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Perceived Motion Sickness and Effects on Performance Following Naval Transportation

By Joakim Dahlman, Torbjörn Falkmer and Fredrik Forsman

Abstract

The present study focused on the relationship between previous experiences of, and rated susceptibility to, motion sickness and its correlation to subjective measurements and actual performance. Performance was measured in terms of shooting precision among 23 participants from the Swedish amphibious corps after transportation in a small amphibious boat, while sealed off with no reference to the outside world. Self-rating questionnaires were collected regarding perceived performance and presence of motion sickness. The physiological status perceived by each participant was related to factors that generally indicate early stages of motion sickness, which also were correlated to deficits in performance. It was further shown that participants who believed that their performance could be affected by motion sickness also performed less well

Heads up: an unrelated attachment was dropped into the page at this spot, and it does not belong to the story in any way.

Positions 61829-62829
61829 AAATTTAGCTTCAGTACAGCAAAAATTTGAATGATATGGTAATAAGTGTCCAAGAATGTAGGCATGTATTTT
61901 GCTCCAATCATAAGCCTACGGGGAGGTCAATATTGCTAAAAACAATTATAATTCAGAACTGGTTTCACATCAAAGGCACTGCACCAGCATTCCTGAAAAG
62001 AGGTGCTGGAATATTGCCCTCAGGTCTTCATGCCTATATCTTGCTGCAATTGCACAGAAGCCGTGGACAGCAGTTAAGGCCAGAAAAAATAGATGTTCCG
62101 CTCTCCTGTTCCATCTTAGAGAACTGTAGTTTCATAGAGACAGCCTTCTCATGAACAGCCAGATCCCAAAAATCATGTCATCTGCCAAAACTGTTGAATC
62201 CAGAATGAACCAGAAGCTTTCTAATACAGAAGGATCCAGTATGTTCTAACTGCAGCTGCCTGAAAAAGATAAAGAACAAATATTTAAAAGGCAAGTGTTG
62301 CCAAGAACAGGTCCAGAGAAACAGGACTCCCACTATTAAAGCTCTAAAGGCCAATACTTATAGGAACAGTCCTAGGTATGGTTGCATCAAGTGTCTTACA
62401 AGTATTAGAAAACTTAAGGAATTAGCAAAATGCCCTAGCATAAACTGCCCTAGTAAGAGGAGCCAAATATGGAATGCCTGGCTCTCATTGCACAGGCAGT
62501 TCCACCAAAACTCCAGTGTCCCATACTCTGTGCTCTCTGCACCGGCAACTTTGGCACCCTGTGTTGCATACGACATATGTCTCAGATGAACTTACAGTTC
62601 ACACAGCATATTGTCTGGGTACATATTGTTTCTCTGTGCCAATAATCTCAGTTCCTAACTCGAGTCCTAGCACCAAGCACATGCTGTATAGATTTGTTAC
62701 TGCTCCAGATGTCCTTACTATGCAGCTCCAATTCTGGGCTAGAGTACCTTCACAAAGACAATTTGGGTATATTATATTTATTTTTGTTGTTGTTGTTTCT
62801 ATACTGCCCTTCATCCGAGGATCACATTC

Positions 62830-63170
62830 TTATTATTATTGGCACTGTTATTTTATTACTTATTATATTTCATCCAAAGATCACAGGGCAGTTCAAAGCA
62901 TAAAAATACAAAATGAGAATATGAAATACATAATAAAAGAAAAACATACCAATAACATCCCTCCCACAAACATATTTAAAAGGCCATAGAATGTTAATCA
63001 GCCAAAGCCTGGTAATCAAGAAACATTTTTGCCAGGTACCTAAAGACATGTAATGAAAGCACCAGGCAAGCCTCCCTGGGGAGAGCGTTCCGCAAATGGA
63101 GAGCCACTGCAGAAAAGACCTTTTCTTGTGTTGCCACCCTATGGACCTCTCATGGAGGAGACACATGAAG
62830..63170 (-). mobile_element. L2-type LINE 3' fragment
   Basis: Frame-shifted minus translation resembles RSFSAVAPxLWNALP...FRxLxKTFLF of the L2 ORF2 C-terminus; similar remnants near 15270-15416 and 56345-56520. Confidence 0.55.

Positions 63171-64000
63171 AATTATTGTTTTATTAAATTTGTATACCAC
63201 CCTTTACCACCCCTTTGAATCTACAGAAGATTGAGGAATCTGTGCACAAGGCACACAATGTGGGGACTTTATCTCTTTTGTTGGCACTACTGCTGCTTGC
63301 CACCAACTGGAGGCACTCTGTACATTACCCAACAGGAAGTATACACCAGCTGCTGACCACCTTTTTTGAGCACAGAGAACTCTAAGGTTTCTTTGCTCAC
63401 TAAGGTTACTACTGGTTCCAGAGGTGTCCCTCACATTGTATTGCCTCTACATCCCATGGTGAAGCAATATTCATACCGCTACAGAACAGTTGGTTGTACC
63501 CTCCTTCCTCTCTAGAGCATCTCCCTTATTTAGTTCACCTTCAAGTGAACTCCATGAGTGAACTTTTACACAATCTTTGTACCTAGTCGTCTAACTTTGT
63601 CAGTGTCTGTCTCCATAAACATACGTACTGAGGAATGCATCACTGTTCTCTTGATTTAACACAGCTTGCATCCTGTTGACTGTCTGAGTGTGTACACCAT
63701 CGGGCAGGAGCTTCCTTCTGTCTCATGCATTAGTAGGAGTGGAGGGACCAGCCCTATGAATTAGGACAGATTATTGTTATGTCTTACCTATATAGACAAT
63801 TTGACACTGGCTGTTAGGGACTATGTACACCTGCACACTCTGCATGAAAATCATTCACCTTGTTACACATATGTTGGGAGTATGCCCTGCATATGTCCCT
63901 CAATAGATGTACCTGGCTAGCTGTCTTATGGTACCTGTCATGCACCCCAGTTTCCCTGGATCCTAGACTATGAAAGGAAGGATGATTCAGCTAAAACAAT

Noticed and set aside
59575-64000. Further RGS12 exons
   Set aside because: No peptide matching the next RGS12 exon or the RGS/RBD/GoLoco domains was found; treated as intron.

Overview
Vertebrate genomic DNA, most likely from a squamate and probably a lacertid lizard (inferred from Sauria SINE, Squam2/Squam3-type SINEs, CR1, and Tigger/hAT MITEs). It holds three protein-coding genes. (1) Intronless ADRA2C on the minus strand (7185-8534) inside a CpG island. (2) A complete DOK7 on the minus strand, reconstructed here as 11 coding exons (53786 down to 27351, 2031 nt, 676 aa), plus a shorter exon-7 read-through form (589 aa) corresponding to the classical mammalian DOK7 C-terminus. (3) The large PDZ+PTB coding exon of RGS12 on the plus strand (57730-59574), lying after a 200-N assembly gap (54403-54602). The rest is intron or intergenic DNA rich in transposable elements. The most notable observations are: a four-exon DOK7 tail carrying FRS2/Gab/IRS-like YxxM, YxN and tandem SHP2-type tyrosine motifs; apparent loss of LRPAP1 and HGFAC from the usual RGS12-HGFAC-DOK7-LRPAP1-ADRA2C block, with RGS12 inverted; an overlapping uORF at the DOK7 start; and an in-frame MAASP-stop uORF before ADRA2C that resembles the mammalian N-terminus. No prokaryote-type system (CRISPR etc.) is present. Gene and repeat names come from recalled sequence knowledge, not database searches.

Topics: Industrial and Organizational Psychology, Psychology, Social and Behavioral Sciences
Publisher: Purdue University
Year: 2012
OAI identifier: oai:docs.lib.purdue.edu:jhpee-1046
Provided by: Purdue E-Pubs

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